<Earlier I asked whether the forces shaping our universe might be divine—that is, ordained by a spirit of purpose and intention. With the openness that physics has revealed at the most fundamental levels of the universe, such forces, lying outside the gates of science, could well be present. Whether they exist might be another of the those fundamental questions without answers, and as the physicist and theologian John Polkinghorne has written, “physics—or science generally—constrains metaphysics, but it does not determine it, just as the foundations of a house constrain what can be built on them, but they do not determine the actual form of the edifice.” We can look with awe and wonder at an unexpected mutation, regardless of whether we are religious, and the science will be the same. Let us be perfectly clear about what I am arguing. Whether the mutations are anything other than mathematically random is a question without an answer *in a physical or scientifi!
 c sense*. But my subjective, metaphysical view, that the universe would make more sense if a divine will operated at this level to design the universe in a purposeful way, can be neither denied nor proved by scientific means. It is a matter of belief or ideology how we choose to think about the universe, and it will make no difference how we do our science. One can *believe* that some of the evolutionary pathways are so intricate and so complex as to be hopelessly improbable by the rules of random chance, but if you do not believe in divine action, then you will simply say that random chance was extremely lucky, because the outcome is there to see. Either way, the scientist with theistic metaphysics will approach laboratory problems in much the same way as will his atheistic colleague across the hall. And probably both will approach some of the astonishing adaptations in nature with a sense of surprise, wonder, and mystery.>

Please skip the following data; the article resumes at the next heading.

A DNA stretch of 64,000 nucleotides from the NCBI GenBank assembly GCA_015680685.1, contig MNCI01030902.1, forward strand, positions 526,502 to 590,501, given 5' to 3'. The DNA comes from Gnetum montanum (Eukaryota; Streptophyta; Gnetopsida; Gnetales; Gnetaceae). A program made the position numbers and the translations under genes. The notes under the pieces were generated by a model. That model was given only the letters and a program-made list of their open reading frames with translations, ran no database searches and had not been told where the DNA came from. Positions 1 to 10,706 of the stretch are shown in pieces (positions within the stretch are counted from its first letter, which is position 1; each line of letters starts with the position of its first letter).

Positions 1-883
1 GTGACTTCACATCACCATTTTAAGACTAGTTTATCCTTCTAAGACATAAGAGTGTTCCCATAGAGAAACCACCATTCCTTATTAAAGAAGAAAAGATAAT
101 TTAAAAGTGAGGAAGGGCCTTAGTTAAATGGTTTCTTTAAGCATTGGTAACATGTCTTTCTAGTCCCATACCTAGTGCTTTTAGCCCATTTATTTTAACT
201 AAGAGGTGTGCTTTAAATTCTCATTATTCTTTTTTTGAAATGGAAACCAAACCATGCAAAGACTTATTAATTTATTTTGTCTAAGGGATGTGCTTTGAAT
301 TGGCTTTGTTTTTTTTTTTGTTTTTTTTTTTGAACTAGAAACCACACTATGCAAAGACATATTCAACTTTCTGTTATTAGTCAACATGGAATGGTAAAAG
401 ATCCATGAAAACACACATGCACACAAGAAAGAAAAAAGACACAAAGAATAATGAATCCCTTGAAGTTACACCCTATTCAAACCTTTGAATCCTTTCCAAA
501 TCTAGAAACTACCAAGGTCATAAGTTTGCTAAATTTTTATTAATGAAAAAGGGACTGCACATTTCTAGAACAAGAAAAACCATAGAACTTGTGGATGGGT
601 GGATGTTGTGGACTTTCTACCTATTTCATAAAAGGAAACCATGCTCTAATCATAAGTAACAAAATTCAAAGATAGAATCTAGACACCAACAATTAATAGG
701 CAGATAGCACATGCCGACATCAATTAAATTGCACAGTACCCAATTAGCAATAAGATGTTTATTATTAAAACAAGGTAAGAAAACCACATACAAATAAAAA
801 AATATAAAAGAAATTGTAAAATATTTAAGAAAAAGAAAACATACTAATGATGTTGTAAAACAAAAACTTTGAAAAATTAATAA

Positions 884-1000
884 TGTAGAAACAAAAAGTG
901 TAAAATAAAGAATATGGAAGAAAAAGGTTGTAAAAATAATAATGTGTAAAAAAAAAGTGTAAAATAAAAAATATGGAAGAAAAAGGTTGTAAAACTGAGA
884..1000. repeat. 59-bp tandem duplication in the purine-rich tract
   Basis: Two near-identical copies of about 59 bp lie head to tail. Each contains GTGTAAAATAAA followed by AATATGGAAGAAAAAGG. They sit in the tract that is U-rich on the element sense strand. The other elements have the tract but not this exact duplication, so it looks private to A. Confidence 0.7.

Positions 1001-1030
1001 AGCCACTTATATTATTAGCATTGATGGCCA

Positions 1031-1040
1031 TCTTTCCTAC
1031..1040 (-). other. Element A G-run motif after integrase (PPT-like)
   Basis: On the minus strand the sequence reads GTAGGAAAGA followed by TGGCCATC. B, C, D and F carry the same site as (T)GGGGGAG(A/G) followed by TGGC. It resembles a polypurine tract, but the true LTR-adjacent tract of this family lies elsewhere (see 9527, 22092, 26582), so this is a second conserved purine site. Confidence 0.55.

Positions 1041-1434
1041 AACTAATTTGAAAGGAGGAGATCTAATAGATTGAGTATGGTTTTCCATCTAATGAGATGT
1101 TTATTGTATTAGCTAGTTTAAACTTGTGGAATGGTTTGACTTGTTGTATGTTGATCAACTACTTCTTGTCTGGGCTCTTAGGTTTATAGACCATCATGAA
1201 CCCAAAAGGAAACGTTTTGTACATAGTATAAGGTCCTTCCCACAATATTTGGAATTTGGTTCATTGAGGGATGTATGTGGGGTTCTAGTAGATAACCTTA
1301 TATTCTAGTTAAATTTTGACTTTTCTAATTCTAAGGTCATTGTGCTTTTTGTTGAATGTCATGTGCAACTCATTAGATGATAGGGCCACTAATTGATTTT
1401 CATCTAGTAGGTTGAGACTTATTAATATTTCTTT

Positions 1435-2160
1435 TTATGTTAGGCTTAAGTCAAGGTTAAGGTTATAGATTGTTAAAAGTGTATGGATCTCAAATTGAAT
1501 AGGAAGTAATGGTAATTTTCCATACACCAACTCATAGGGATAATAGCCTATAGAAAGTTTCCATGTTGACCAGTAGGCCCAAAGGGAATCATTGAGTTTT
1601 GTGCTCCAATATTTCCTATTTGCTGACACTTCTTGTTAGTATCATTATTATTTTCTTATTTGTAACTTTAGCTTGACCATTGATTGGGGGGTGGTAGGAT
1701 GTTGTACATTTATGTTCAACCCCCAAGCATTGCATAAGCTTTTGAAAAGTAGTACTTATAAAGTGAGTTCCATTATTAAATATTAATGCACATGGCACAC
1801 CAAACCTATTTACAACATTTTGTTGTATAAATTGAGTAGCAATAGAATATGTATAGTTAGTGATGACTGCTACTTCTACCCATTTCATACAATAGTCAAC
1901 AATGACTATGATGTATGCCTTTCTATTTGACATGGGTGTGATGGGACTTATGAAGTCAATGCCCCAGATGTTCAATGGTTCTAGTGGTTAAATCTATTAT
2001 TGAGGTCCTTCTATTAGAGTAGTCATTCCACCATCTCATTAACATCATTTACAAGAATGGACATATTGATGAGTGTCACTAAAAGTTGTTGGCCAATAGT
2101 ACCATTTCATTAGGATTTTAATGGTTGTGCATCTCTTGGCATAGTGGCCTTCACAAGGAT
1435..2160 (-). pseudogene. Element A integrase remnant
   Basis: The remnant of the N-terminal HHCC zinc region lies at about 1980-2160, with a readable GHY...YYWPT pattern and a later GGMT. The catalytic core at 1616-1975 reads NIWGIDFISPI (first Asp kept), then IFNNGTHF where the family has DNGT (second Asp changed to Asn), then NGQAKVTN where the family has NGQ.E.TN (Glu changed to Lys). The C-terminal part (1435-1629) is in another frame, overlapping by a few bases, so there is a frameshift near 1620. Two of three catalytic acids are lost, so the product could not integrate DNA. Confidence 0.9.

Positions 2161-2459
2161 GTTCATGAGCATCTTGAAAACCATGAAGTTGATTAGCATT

IMO, Timaeus, here Owen has rather eloquently set down one of the most basic differences of opinion between an ID approach and a TE approach to the question of design or purpose. For IDs, this is a scientific question, pure and simple; for most TEs, it’s a metaphysical and theological question, but not pure and simple, insofar as scientific knowledge helps to draw the inference. That seems a pretty subtle difference, but apparently it’s very important to all concerned. IMO, failure openly to acknowledge this as a legitimate difference of opinion about the nature of the inference is one of the factors driving someone like O’Leary to claim that TE’s are just wimps who won’t take on the “Darwinist” establishment. Which just isn’t true, not at all—but the message doesn’t seem to be getting across.

Timaeus, would you say that Owen endorses the “two truths” in this passage? It’s your term, and you’ve undoubtedly thought more about it than I have, but my sense is that he doesn’t exactly do it here. You said this: “If evolution shows us that we IN FACT arose by accident, REAL accident, then we have a conflict. Unless you are willing to use the word “truth” in two entirely different senses in the two fields, the teaching that we arose by accident can’t be a truth in science, but a falsehood in theology.” Since Owen believes (as I do) that science just can’t answer the question of whether or not mutations are truly accidental, then apparently there is no conflict and no appeal to two truths. But, I’d like your opinion.

Thank you,

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Received on Wed Oct 1 14:09:31 2008